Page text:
Eerie Parallels for Second U.S. Housing Bubble

From time to time, we like to recognize the existence of spurious correlations in the data we regularly track, just for the sake of sharing them on those days where we're preoccupied with other projects. Today, that spurious correlation comes, literally, in the form of an eerie parallel between the growth trend of median new home sale prices with respect to the growth of median household incomes just before the first U.S. housing bubble topped out, and the current trend in the second U.S. housing bubble since April 2014:

U.S. Median New Home Sale Prices vs Median Household Income, 1999-Present (through January 2015)

Yes, those blue lines are indeed perfectly parallel to one another. So what do you think? Is history repeating itself? Or does it just rhyme from time to time?


Sentier Research. Household Income Trends: July 2014. [PDF Document]. Accessed 4 March 2015. [Note: We have converted all the older inflation-adjusted values presented in this source to be in terms of their original, nominal values (a.k.a. "current U.S. dollars") for use in our charts, which means that we have a true apples-to-apples basis for pairing this data with the median new home sale price data reported by the U.S. Census Bureau.]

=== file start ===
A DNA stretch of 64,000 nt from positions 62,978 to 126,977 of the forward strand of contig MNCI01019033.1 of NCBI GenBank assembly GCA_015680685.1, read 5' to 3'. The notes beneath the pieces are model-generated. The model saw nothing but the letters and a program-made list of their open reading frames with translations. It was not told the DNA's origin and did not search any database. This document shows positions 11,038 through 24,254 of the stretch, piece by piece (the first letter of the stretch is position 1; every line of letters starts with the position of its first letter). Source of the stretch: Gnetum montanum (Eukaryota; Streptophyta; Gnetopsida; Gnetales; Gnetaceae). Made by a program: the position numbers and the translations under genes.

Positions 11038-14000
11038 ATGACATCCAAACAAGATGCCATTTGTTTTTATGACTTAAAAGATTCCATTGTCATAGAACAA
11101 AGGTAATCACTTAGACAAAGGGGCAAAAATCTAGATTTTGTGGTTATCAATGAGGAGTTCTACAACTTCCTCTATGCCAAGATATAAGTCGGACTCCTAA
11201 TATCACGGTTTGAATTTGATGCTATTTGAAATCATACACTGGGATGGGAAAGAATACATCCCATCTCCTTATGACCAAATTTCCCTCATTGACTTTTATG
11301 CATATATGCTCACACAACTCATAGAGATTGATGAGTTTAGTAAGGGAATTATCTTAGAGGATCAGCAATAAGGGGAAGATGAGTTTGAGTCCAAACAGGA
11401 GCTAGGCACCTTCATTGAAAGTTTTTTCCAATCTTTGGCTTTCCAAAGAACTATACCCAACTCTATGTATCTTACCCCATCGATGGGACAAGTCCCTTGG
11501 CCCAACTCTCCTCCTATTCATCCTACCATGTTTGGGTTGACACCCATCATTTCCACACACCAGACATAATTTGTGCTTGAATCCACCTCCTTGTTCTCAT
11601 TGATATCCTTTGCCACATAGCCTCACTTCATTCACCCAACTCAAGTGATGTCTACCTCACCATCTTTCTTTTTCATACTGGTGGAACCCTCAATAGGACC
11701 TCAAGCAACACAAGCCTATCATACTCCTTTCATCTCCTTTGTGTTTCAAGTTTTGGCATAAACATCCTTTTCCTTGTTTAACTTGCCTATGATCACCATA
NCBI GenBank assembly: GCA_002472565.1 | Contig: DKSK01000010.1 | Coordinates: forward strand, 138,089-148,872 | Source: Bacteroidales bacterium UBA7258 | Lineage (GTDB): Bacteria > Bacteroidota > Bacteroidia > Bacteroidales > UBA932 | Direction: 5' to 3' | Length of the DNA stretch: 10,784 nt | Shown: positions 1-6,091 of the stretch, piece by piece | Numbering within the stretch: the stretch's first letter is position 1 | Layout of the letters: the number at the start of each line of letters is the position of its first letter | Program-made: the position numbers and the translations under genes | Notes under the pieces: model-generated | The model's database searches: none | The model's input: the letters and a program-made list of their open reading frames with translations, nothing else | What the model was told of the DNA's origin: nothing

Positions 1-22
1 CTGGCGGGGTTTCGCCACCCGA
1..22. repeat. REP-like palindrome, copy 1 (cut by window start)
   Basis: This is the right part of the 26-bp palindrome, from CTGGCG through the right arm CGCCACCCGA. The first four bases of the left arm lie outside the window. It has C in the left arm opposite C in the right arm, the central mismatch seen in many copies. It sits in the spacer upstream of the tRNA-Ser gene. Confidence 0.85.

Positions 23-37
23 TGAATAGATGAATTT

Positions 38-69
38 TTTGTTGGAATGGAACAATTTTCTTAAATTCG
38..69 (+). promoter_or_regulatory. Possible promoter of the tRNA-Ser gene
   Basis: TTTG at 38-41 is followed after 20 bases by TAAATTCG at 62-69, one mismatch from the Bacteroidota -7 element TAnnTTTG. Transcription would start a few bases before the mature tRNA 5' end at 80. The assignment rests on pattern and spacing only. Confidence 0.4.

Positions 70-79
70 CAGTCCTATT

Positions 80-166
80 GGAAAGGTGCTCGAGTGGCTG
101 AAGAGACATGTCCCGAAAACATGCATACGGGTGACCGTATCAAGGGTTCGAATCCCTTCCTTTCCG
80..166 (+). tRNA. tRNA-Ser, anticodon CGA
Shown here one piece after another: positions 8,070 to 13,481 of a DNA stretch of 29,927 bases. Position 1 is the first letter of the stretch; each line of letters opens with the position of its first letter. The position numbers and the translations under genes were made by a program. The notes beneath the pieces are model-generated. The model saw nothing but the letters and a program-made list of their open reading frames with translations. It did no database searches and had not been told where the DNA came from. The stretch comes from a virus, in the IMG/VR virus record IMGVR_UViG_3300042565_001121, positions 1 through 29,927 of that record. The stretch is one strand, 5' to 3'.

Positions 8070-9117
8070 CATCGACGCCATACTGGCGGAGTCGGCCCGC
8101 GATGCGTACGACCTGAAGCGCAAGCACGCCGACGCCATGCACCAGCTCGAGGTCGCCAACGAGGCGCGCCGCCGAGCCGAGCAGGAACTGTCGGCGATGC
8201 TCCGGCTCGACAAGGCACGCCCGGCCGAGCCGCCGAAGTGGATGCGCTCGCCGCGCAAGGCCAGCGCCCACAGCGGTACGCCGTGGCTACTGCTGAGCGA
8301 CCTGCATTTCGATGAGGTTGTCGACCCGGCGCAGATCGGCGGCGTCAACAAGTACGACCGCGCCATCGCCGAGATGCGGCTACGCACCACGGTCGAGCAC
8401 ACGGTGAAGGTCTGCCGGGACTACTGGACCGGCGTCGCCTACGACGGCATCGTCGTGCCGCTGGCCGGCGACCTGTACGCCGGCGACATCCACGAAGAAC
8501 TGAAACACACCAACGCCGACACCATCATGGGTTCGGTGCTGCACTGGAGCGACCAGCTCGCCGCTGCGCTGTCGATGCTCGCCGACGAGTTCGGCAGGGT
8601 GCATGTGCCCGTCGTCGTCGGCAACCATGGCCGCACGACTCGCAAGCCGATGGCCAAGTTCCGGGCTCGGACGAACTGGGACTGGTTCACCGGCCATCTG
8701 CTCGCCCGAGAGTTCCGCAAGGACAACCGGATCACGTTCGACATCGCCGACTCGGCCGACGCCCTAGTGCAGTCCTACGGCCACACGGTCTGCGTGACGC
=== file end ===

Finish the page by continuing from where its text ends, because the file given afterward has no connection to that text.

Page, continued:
U.S. Census Bureau. Median and Average Sales Prices of New Homes Sold in the United States. [Excel Spreadsheet]. Accessed 4 March 2015.